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Showing posts from 2018

I’m Thinking of Ending Things: I don’t regret reading, wouldn’t recommend

Ugh.. Iain Reid
I am confused by the reception of this book- NPR lists it as a 2016 Best Book of the Year. After reading, I saw a Netflix adaptation article (didnt read it). I am on the borderline of meh and asking for my money back from the thriftstore it was bought from.
It opens with an unnamed woman in the passenger seat of a car. She makes the mental statement -I’m thinking of ending things- which quickly shifts from a line read as suicidal to a boyfriend break up scenario. Throughout the book she has a confused personal perspective, flipping mid sentance between twitterpation and total disgust for her human companion, Jake. The car trip has purpose- a drive into the deep country with Jake in order to meet his parents for the first time.
The book follows her confusing personal journey but is heavily peppered with the anonymous woman’s mental baggage- hermitism competing with loneliness, recurring night terrors, obsessiveness, strange harassing calls she won’t discuss with others- t…

Book sale: When the Storm Ends - 99cents for two days

Scroll back to August 2018 for my review of this.  Pretty good price for a good book. Don’t miss out!

River Queens: Keeping good company with Huck and Hemingway

Pre-Release, publication set for 10/17/18
A boat is a hole in the water you throw money into,” is one of thousands of sayings that denies the truth which every sailor respects: a boat is conduct into a hostile environment. Water is a hostile environment. Seafarers are so afraid of it that we make jokes about running aground, catching fire, and blowing up; accidents happen. But that danger is the bond that holds together otherwise free-spirited individuals into one cohesive lot.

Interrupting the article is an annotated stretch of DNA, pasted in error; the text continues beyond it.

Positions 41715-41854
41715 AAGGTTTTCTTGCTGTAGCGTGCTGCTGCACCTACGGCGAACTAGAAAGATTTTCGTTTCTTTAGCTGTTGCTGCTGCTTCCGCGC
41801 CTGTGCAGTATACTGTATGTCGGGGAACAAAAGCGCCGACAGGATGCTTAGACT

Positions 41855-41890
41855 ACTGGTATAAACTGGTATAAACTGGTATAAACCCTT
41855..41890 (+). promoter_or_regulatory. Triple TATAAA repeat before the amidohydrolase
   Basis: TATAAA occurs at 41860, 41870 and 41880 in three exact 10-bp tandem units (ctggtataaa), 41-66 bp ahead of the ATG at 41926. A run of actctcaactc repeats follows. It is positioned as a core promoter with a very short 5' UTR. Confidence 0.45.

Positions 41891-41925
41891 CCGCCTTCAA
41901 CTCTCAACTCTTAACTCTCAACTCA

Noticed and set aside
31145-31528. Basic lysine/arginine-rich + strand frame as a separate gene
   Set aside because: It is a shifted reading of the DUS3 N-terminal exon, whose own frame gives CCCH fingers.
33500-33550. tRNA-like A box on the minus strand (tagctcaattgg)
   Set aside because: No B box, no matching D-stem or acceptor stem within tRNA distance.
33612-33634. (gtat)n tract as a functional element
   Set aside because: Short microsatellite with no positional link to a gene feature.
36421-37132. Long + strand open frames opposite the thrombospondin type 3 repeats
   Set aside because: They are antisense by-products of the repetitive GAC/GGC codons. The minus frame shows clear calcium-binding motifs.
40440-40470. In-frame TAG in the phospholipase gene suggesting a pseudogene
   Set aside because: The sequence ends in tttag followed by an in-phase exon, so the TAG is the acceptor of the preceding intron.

- River Queens
Based on a review copy of the book, I was pleased that my initial impressions were shallow. Initial thoughts (after reading the leaf notes alone) were a presented heavy handedness, calling hail to the great American novel as many small publications aspire every year. Determining what I was actually to be reading required cracking the first page and just taking it on directly. The title of the book, ‘River Queens: Saucy boat, stout mates, spotted dog, America’ supported a potential hyperbolic w…

Nunet Solar Powerbank - made for cell phones but better for emergencies

So this was a seriously cool product. FYI, I received it for free to demo.
Such a simple thing. a single panel of solar cells, a plug in for fast charge, two usb out ports, and LED light bars.

I do not think this is really being marketed for emergency prep but it should be. Does it charge a cell phone? Yes.

more importantly, it takes 2.5 days of direct sunlight to charge fully.. and it can emit bright emergency light non stop for two full days..

This means that if you NEVER USED IT FOR RECHARGING, you could charge it as fast as you deplete it and have active light during the darkest hours of an emergency with no fear of low juice or batteries....

Nunet should consider making a waterproof version of this and ruggedizing it just a tad more, then really push it for 72 hour kits and emergency preparedness.